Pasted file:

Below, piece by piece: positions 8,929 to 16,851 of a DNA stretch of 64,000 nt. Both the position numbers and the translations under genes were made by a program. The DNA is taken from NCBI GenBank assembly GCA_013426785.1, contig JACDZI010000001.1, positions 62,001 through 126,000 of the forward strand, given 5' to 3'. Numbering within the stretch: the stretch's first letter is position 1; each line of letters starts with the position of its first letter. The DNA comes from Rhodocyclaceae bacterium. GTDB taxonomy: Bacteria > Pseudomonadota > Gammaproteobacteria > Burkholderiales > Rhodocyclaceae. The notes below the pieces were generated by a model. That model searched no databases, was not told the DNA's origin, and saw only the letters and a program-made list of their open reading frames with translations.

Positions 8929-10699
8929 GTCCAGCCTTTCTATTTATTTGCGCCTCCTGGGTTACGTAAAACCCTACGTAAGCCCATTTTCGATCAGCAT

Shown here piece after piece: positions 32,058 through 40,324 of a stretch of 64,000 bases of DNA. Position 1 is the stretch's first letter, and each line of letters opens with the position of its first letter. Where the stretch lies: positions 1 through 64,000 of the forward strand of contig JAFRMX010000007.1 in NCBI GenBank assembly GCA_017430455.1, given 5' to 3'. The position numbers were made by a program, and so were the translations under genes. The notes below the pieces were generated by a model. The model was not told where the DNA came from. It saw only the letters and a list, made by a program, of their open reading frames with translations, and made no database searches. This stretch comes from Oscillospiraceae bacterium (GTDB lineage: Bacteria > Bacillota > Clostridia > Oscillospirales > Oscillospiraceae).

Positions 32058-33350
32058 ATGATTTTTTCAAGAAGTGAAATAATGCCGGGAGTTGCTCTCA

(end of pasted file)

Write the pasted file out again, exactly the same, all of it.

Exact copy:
Below, piece by piece: positions 8,929 to 16,851 of a DNA stretch of 64,000 nt. Both the position numbers and the translations under genes were made by a program. The DNA is taken from NCBI GenBank assembly GCA_013426785.1, contig JACDZI010000001.1, positions 62,001 through 126,000 of the forward strand, given 5' to 3'. Numbering within the stretch: the stretch's first letter is position 1; each line of letters starts with the position of its first letter. The DNA comes from Rhodocyclaceae bacterium. GTDB taxonomy: Bacteria > Pseudomonadota > Gammaproteobacteria > Burkholderiales > Rhodocyclaceae. The notes below the pieces were generated by a model. That model searched no databases, was not told the DNA's origin, and saw only the letters and a program-made list of their open reading frames with translations.

Positions 8929-10699
8929 GTCCAGCCTTTCTATTTATTTGCGCCTCCTGGGTTACGTAAAACCCTACGTAAGCCCATTTTCGATCAGCAT

Shown here piece after piece: positions 32,058 through 40,324 of a stretch of 64,000 bases of DNA. Position 1 is the stretch's first letter, and each line of letters opens with the position of its first letter. Where the stretch lies: positions 1 through 64,000 of the forward strand of contig JAFRMX010000007.1 in NCBI GenBank assembly GCA_017430455.1, given 5' to 3'. The position numbers were made by a program, and so were the translations under genes. The notes below the pieces were generated by a model. The model was not told where the DNA came from. It saw only the letters and a list, made by a program, of their open reading frames with translations, and made no database searches. This stretch comes from Oscillospiraceae bacterium (GTDB lineage: Bacteria > Bacillota > Clostridia > Oscillospirales > Oscillospiraceae).

Positions 32058-33350
32058 ATGATTTTTTCAAGAAGTGAAATAATGCCGGGAGTTGCTCTCA